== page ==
The three occurrence witnesses to testify were Moriarty, Robinson and Phillip Reiman, a truck driver. Reiman testified that he was driving a truck in a northerly direction in the left hand lane of the two local lanes of the Dan Ryan Expressway near 66th Street. He first observed the Volkswagen which was later struck by Moriarty at a point approximately three-quarters of a mile south of the scene of the accident. The speed of the Volkswagen was about 40 miles per hour and it was traveling in the right-hand lane of the two local lanes. Reiman first observed Moriarty's car as it neared the point where the lanes separated. He testified that Moriarty was traveling in a northerly direction in the second or center lane of the three express lanes at a speed of approximately 60 miles per hour. According to this witness, Moriarty's vehicle suddenly turned at almost a 90 degree angle and proceeded in an easterly direction across the expressway. Reiman stated that Moriarty's car first struck the curbing of the lane separator and then went over it, coming down striking the Volkswagen and pushing it into a ramp wall. Moriarty's car then proceeded northwesterly across the expressway striking a guard rail and light post and then continuing back across the three express lanes finally stopping two or three blocks north of the original point of impact with the Volkswagen. It was Reiman's opinion that Moriarty's vehicle could have been out of control or could have been wheeled sharply to the right by the driver.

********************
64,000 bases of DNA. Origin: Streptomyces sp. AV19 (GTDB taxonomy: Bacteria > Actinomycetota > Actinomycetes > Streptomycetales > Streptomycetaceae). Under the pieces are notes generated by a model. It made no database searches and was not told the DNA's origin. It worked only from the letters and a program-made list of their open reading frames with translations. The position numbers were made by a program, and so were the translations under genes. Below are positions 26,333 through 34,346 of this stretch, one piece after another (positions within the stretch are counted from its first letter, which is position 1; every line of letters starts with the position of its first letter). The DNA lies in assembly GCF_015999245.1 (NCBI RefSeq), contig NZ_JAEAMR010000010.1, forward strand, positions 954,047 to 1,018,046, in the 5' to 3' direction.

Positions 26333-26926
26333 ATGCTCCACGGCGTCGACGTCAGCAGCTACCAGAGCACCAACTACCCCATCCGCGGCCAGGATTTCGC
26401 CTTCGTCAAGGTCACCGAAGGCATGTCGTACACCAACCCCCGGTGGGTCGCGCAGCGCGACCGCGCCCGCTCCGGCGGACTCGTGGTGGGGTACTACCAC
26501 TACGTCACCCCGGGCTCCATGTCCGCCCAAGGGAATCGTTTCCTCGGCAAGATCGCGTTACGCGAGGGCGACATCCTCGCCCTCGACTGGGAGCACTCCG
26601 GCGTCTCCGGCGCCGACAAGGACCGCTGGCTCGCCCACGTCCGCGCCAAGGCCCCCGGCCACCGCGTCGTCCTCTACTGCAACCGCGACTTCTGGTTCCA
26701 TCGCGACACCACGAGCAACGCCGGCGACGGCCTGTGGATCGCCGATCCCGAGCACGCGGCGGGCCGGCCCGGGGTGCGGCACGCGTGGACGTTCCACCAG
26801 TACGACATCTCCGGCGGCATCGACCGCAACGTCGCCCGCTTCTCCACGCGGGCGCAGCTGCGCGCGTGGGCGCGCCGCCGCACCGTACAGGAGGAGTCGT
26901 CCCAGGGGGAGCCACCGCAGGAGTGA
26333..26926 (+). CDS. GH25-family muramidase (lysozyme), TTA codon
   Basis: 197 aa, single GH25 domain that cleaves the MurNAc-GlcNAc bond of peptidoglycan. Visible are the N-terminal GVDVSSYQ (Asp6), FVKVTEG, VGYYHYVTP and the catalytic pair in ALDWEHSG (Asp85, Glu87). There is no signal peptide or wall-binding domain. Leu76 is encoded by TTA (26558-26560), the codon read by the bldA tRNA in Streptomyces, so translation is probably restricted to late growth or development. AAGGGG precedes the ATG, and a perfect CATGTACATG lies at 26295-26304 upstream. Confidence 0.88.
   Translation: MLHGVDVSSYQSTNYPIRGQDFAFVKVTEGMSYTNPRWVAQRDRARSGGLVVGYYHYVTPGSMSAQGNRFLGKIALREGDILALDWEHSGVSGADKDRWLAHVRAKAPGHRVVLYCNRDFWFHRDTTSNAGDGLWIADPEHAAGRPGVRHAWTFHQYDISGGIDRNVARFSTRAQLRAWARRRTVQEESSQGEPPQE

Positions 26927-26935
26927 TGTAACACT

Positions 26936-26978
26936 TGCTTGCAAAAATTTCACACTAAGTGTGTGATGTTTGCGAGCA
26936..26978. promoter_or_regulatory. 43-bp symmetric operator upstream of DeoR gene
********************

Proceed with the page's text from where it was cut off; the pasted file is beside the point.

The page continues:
It was Robinson's opinion that the accident resulted from a blowout and that Moriarty was not under the influence of alcohol at the time. Moriarty testified that while proceeding in a northerly direction on the Dan Ryan Expressway at a speed of approximately 50 miles per hour, he "felt the right tire go out"; that the car lurched and that as it hit the concrete median strip he lost control and hit the Volkswagen. When Moriarty returned to the scene of the collision he presented himself to an Officer Williams. From the scene of the accident, Moriarty was taken to St. Bernard's Hospital where a Lieutenant Walsh commented that Robinson and Moriarty looked like they had been drinking. From the hospital, Moriarty and Robinson were taken to the Englewood District Police Station to complete the investigation. There, a statement containing the required constitutional warnings was read to Moriarty. After consulting his attorney, Moriarty refused to answer any substantive questions and refused to take the breathalyzer and visual tests. Officer Williams testified that he was of the opinion that Moriarty was under the influence of alcohol at the time of the accident. An Officer Hughes, who first observed Moriarty at the police station, stated that Moriarty's eyes were bloodshot and that there was a slight odor of alcohol on his breath. Hughes, however, had no opinion as to whether Moriarty was under the influence of alcohol. Walsh was of the opinion that Moriarty was under the influence of alcohol. Officer Huber, the evidence technician assigned to administer the breathalyzer test, stated that Moriarty had a slight odor of alcohol but could not testify as to whether Moriarty was under the influence of alcohol or not. It was Sergeant Schoenbein's opinion that Moriarty was under the influence of alcohol to a degree. This officer first observed Moriarty at the hospital. Moriarty denied being under the influence of alcohol.